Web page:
Seeing as this list of factors appears in the disjunctive, a political question does not necessarily require all the above features. In fact, just one of these features in a claim produces a political question, thereby demanding dismissal from the Court. When analyzing whether a political question exists within Bush v. Gore, one does not even need to dive very deep into the list of Baker v. Carr factors. In calling for the Supreme Court to intervene into a vote recount controversy, Bush v. Gore directly confronts a “textually demonstrable constitutional commitment of the issue to a coordinate political department” embodied in the Twelfth Amendment.
The Twelfth Amendment, in detailing the Electoral College and the process of determining the Presidential election, states that “[t]he President of the Senate shall, in the presence of the Senate and House of Representatives, open all certificates and the votes shall then be counted.” In reciting the basic operation of the Electoral College, the text makes no mention of any role for the federal judiciary. In fact, the Twelfth Amendment routinely assigns every responsibility of concluding the Presidential election to members of Congress. Most illustrative of the constitutional commitment appears when the amendment describes what to do if no candidate secures a majority of the electoral votes. In this scenario, the Twelfth Amendment tasks the House of Representatives with the responsibility of selecting for the President. Again, the Twelfth Amendment is consistently silent on involving the Supreme Court in any role when determining the results of a contested Presidential election.
Thus, if Florida was unable to get its act together and finalize the recount, neither Bush nor Gore would have had a clear majority. This is the exact situation envisioned by the Twelfth Amendment. Thus, the Supreme Court had no right to override the political process as set forth in the Constitution. An issue like Bush v. Gore is already a responsibility of a coordinate branch of the government, i.e., Congress.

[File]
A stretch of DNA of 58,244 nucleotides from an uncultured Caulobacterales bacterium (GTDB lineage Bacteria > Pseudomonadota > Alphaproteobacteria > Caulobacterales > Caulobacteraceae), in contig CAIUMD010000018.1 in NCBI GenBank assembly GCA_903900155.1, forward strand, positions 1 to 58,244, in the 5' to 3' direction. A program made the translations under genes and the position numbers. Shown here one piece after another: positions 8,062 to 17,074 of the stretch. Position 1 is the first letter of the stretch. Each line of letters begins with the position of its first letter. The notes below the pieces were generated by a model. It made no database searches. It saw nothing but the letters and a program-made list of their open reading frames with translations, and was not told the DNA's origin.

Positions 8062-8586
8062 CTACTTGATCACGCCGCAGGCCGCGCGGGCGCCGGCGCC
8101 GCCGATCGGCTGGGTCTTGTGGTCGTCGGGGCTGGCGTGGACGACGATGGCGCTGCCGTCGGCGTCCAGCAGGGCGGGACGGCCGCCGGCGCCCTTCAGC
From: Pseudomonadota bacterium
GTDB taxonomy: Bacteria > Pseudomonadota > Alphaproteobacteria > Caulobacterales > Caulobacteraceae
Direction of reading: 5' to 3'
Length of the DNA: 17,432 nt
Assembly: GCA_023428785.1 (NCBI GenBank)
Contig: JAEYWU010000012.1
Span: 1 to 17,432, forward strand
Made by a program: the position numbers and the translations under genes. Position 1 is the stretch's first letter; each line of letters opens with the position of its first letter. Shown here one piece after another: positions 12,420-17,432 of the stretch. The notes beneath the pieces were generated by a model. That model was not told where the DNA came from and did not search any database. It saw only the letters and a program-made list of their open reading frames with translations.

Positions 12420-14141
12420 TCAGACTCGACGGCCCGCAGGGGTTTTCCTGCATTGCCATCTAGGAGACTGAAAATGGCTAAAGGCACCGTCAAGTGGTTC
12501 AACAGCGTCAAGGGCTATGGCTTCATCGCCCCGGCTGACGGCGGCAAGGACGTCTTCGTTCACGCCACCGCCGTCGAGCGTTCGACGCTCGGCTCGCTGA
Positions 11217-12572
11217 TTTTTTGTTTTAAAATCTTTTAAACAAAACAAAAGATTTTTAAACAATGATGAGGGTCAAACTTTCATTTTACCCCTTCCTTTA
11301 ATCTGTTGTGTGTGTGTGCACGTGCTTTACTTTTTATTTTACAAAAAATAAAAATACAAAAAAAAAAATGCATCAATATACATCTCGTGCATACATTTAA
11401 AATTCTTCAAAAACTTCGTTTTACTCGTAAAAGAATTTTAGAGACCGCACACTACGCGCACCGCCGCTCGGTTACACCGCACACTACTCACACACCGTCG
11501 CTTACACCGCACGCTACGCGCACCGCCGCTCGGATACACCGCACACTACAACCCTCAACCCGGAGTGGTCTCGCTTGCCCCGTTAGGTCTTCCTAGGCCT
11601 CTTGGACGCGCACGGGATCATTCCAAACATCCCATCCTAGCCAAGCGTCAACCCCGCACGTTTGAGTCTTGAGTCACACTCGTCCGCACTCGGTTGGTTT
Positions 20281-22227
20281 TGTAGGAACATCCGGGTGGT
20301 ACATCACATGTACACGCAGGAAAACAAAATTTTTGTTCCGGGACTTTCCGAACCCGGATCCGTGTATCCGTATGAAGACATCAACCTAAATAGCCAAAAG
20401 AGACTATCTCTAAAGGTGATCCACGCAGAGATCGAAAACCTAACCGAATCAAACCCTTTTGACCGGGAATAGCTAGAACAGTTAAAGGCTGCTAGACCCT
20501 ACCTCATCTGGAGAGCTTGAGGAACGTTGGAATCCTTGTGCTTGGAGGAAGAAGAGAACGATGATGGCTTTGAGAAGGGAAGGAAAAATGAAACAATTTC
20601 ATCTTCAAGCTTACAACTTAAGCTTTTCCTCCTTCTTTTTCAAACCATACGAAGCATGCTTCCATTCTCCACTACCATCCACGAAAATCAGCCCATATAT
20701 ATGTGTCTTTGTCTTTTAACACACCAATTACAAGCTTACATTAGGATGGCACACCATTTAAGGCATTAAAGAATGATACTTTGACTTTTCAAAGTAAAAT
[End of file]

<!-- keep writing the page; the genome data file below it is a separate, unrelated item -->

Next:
The Historical Context of the Twelfth Amendment
The Twelfth Amendment mentioned above was devised as a direct result of deficiencies in its predecessor, Article II. Under Article II, presidential candidates did not run alongside a vice presidential candidate. Rather, each elector would cast two votes when electing a president. One of those two must have been for a candidate from a state other than that elector’s. Whoever received the most votes would become President. Whoever came in second would become Vice President.
When political parties unexpectedly emerged under this Electoral College format, a defect reared its ugly head in the election of 1800. Each Democratic-Republican elector casted both their votes for both the Democratic Republican presidential candidates- Thomas Jefferson and Aaron Burr. Voting along party lines resulted in both candidates securing 73 electoral votes a piece, resulting in no majority. Under Article II, the decision was sent to the House of Representatives to break the stalemate. Each state delegation in the House had one vote to cast between the candidates. A majority of state votes were needed to determine the winner. In 1800, neither candidate could gain a majority of the States during the House tiebreakers. At this impasse, the House decided to vote again… and again… and again. After 7 days of heated, contentious debates leading the young nation to the brink of a constitutional crisis without an elected leader, Jefferson eked out a victory on the 36th round of voting in the House.
To address the Article II defect that arose in the 1800 Election, Congress adopted the Twelfth Amendment which introduced numerous changes to the Electoral College and the presidential election. One change saw the separation of President and the Vice President. Coupled with a distinct Vice President, the Electors, rather than casting two votes for President, cast one for President and one for Vice President. In the result of a deadlocked electoral count, the vote again went to the House of Representatives. If a deadlock remained in the House, however, the elected Vice President “shall act as President, as in the case of the death or other constitutional disability of the President.” U.S. Const. amend. XII.